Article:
The 1987 INF Treaty was a landmark arms control and disarmament agreement that eliminated from Europe the most dangerous weapons of the era, and significantly decreased nuclear threats between NATO and the Soviet Union. For NATO, Moscow’s deployment of the SS-20 ballistic missiles, which could carry up to three warheads and hold at risk all Western European capitals, was highly destabilizing. In response, NATO decided to deploy the Pershing II ballistic missiles and fast-flying ground-launched cruise missiles (GLCMs) in Europe. Soviet Premier Mikhail Gorbachev quipped, “it was like holding a gun to our head.” Disarming these weapons was therefore in the interest of both sides, and it created favourable conditions for further arms control measures between Washington and Moscow.
Until the 2000s, Russia was mostly content with the INF Treaty but gradually started to raise concerns. Moscow’s major problem was that it only limited the US and Russia while third parties were allowed to deploy land-based missiles with a range of 500-5,500km. Instead of officially withdrawing from the treaty, Moscow started to develop a GLCM, which according to the US was flight tested within the INF range, and constituted a direct violation of the treaty provisions. Washington officially accused Russia of violating the INF Treaty in 2014. Moscow still denies that it has ever tested the system in the range of the INF Treaty.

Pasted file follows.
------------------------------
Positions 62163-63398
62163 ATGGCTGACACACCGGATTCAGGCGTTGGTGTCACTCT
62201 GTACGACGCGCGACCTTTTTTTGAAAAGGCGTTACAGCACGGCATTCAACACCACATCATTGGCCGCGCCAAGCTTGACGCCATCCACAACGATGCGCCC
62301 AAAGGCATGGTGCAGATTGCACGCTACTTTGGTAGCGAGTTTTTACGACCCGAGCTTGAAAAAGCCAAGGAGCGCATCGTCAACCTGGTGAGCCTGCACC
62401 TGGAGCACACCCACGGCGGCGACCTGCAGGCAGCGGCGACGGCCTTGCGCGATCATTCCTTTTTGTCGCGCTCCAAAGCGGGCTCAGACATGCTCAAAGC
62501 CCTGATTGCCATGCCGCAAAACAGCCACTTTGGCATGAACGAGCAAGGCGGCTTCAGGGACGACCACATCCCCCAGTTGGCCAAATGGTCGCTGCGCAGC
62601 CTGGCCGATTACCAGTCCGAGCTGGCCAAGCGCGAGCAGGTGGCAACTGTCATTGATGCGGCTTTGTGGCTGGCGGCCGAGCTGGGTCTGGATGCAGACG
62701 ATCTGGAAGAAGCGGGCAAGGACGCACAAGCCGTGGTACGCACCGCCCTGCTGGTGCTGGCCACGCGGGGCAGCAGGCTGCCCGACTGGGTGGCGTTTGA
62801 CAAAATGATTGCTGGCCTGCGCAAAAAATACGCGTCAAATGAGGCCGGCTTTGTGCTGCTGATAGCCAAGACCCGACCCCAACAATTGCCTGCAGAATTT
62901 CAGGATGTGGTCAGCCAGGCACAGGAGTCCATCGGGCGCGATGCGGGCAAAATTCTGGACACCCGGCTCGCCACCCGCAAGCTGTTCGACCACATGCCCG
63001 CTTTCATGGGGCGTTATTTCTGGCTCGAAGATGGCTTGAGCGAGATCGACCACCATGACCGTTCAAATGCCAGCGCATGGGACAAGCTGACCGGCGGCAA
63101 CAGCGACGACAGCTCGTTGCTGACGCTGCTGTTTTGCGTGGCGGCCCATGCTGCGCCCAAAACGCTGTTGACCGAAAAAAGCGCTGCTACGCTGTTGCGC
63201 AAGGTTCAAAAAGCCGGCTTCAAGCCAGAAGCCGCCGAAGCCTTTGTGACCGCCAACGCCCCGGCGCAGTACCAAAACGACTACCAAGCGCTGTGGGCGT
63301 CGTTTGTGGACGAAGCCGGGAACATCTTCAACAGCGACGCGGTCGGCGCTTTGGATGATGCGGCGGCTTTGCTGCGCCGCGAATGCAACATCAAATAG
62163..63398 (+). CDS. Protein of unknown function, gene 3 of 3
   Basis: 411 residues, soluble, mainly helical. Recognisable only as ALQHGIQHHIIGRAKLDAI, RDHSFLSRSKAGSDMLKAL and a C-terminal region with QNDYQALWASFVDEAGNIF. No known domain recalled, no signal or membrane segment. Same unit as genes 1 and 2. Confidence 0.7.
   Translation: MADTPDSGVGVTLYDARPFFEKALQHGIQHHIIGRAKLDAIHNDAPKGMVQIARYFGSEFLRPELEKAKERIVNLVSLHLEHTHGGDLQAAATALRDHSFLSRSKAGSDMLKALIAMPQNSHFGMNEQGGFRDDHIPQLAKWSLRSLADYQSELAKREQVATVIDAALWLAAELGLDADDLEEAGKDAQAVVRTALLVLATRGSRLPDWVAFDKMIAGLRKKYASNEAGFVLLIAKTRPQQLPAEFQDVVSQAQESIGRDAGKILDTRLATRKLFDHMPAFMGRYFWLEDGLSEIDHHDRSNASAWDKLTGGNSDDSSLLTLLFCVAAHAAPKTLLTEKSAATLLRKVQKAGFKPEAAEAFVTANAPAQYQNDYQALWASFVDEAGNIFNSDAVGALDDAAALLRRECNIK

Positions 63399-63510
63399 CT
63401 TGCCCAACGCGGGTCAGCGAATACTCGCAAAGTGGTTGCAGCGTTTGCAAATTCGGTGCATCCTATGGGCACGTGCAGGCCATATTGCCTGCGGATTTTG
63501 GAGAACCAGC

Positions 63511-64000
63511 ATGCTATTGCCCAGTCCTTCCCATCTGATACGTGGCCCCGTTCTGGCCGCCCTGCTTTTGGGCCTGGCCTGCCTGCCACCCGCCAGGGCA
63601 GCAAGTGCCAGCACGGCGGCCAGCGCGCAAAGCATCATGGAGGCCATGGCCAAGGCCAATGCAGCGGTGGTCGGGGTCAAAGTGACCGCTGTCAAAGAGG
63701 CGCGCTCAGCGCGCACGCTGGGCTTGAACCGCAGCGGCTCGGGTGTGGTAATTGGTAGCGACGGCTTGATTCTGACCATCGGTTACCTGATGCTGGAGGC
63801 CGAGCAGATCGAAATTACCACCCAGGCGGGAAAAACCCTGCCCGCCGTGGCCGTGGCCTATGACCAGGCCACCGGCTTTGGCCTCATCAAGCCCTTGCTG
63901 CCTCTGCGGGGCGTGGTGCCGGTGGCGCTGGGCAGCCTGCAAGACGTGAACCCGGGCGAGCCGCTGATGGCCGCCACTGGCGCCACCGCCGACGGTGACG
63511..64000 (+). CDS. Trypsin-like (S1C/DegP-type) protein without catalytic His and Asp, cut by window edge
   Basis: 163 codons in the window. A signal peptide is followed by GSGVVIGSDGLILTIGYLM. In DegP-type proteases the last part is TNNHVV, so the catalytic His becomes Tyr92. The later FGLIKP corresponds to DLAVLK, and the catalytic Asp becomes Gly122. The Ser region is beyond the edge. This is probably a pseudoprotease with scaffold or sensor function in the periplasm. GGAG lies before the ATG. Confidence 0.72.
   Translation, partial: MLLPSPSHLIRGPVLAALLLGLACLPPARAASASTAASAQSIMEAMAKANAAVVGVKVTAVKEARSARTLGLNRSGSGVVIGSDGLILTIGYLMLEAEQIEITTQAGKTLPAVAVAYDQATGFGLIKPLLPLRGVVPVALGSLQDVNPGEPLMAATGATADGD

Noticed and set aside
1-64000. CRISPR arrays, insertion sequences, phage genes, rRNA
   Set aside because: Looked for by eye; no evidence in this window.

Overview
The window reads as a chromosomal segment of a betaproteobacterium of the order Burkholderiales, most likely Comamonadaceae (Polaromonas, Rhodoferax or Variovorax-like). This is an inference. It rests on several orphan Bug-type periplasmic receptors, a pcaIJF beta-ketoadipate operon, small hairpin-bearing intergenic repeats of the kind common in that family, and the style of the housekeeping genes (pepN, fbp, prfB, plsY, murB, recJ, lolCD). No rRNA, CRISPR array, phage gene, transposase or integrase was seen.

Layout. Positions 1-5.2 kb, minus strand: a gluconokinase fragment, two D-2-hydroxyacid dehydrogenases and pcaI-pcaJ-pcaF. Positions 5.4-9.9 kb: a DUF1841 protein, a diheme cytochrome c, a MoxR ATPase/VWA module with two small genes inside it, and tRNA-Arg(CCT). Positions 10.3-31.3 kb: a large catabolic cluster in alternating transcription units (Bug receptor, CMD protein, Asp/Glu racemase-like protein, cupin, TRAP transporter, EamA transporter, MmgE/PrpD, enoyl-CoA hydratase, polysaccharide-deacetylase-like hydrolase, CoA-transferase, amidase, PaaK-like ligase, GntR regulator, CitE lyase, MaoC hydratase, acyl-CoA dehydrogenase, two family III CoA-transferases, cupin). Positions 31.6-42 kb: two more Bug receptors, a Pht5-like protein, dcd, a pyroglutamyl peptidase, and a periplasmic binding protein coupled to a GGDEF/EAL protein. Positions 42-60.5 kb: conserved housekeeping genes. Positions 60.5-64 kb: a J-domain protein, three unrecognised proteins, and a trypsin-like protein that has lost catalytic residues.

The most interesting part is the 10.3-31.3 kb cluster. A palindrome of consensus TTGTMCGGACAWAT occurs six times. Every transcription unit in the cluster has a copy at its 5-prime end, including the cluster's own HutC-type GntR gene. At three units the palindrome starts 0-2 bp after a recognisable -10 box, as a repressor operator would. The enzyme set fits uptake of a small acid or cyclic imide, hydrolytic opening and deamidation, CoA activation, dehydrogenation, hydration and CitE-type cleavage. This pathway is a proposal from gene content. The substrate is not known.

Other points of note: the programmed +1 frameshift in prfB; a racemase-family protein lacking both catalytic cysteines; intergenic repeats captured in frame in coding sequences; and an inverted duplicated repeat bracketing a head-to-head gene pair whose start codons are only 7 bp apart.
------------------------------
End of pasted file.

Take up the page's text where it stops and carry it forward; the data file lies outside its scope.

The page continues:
At the same time, Russia’s decision to develop, test, and later, deploy this new system did not bring a fundamental change in the threat environment vis-à-vis the Alliance. Although the withdrawal of INF missiles from Europe eliminated a class of weapons specifically designed to hold NATO allies at risk, the nuclear threat from Moscow did not disappear. Russian strategic bombers or ICBMs can deliver nuclear warheads at shorter ranges, meaning that the new GLCM cannot threaten any new target that has not already been within the range of Russian nuclear forces.